Lü Ji (composer)

Lü Ji (Chinese: ; pinyin: Lǚ Jì; 1909 – January 5, 2002), originally named Lü Zhanqing (吕展青; pinyin: Lǚ Zhǎnqīng), was a Chinese composer. He was also a music writer, educator, and administrator.

He was born in Xiangtan, Hunan in 1909 and became interested in music from an early age, learning to play several traditional instruments.[1] He graduated from Changsha Chang Jun Secondary School in Changsha,[2] and studied music at the Shanghai Music Training School (now the Shanghai Conservatory of Music).[3] In 1931 or 1932 he joined the Leftist Dramatic League in Shanghai,[4][5] and he joined the Chinese Communist Party in 1935.[6] He became one of the most active composers of revolutionary Chinese music during the 1930s.

In a 1936 article entitled "Zhongguo xin yinyue" (China New Music), he set out his philosophy about revolutionary music:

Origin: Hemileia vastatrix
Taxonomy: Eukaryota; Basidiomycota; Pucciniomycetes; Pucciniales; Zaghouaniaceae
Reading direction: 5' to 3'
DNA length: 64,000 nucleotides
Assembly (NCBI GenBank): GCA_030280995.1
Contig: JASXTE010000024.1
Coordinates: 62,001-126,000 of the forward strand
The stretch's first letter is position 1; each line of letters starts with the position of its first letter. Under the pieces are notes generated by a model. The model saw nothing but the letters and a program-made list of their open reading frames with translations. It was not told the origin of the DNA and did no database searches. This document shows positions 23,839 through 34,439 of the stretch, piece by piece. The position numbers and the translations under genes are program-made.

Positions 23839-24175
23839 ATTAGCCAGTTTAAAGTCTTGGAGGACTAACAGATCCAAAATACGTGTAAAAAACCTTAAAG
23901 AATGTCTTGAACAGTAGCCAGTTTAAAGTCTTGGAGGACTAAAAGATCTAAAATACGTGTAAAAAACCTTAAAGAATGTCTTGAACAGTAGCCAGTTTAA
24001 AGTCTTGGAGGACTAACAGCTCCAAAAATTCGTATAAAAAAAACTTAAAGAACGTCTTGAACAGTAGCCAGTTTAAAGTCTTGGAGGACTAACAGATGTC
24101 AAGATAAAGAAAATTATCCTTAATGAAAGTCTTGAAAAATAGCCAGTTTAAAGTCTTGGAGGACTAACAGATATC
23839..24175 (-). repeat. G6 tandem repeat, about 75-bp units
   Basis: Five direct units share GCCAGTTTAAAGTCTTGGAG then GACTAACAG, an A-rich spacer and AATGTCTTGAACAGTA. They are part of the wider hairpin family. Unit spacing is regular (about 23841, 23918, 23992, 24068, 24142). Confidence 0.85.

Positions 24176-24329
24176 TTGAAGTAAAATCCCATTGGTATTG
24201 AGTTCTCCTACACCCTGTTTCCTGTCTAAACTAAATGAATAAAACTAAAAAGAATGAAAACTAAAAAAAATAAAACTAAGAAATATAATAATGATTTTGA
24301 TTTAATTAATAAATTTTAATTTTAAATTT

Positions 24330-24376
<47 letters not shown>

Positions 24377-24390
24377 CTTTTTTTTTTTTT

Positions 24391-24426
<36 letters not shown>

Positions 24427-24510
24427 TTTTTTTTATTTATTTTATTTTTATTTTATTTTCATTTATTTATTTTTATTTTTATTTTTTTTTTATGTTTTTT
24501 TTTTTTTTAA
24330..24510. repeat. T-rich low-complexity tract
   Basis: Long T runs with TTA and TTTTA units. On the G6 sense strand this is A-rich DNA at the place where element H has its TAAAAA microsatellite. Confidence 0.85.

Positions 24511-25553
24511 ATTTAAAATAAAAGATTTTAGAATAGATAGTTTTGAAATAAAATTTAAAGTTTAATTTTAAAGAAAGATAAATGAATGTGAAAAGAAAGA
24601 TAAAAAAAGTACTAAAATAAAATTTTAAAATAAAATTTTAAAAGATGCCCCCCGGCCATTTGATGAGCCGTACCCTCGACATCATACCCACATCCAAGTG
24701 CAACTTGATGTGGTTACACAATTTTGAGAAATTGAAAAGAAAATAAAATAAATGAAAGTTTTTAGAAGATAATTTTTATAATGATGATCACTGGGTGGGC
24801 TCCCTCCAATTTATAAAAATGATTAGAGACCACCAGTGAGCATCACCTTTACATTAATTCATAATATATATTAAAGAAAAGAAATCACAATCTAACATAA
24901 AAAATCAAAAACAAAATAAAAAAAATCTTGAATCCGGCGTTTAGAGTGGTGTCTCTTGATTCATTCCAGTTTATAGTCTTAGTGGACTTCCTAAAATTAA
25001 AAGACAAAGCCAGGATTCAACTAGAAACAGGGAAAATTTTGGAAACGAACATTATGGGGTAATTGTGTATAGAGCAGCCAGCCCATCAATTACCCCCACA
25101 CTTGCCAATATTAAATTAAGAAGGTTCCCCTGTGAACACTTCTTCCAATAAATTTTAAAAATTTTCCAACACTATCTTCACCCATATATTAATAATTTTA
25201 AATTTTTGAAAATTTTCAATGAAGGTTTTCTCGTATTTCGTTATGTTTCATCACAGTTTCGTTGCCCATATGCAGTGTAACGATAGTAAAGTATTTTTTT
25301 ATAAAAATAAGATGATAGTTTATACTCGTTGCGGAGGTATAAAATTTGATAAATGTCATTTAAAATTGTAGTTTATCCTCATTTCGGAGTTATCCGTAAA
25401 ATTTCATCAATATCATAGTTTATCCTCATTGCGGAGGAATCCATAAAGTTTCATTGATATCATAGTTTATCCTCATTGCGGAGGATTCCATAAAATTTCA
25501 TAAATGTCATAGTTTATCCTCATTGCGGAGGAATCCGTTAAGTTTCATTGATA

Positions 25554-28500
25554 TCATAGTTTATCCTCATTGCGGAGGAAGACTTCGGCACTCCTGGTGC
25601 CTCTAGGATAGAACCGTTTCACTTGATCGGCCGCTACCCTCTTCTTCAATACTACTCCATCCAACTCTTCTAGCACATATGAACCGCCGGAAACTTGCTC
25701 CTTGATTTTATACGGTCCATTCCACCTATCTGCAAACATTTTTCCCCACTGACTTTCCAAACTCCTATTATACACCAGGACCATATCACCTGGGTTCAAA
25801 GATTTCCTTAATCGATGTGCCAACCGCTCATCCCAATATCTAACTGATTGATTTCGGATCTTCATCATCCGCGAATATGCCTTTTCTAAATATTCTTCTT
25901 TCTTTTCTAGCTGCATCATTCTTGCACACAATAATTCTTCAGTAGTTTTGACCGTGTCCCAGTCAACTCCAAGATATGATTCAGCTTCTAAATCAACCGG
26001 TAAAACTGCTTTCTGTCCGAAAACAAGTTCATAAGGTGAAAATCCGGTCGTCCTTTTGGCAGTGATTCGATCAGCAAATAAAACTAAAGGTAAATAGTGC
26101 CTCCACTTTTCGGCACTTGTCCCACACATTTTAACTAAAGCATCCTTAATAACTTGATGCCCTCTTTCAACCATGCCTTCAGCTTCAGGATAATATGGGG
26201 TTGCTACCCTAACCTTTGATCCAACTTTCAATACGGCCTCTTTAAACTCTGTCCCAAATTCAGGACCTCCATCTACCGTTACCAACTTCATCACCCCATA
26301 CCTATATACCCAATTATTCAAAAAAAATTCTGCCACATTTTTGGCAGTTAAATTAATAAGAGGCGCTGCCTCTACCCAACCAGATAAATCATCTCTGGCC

[It's] the weapon to win over the emancipation of masses, a kind of means that reflects and shows the feelings, the thoughts and the life of masses, a further assumption of the responsibility in the awakening, the education and the organization of masses' mission.

— [1]

After the establishment of the People's Republic of China in 1949, he was appointed vice president of the Central Conservatory of Music in Beijing.

His best-known compositions include "Goddess of Freedom" (自由神), "New September 18 Tune" (新編九一八小調), 保衛馬德進而, “School Song of the Counter-Japanese Military and Political University" (抗日軍政大學校歌), "Going to the Front-lines after Graduation" (畢業上前線), "Railroad Workers' Song" (鐵路工人歌), and the choral work "Nirvana of the Phoenix" (鳳凰涅槃).

He published books in the field of music education and the guqin.

Lü died at Peking Union Medical College Hospital on January 5, 2002, at the age of 92.[7]


  1. ^ Lü Ji, "Zhongguo xin yinyue de zhanwang" (中國新音樂的展望; Forecasts on the New Chinese Music), Shanghai Guangming 上海 «光明», 7/1936. Quoted in TAIWANESE COMPOSERS AND PIANO WORKS IN THE XX CENTURY: TRADITIONAL CHINESE CULTURE AND THE TAIWAN XIN YINYUE, by Luca Pisano Archived 2011-02-21 at the Wayback Machine

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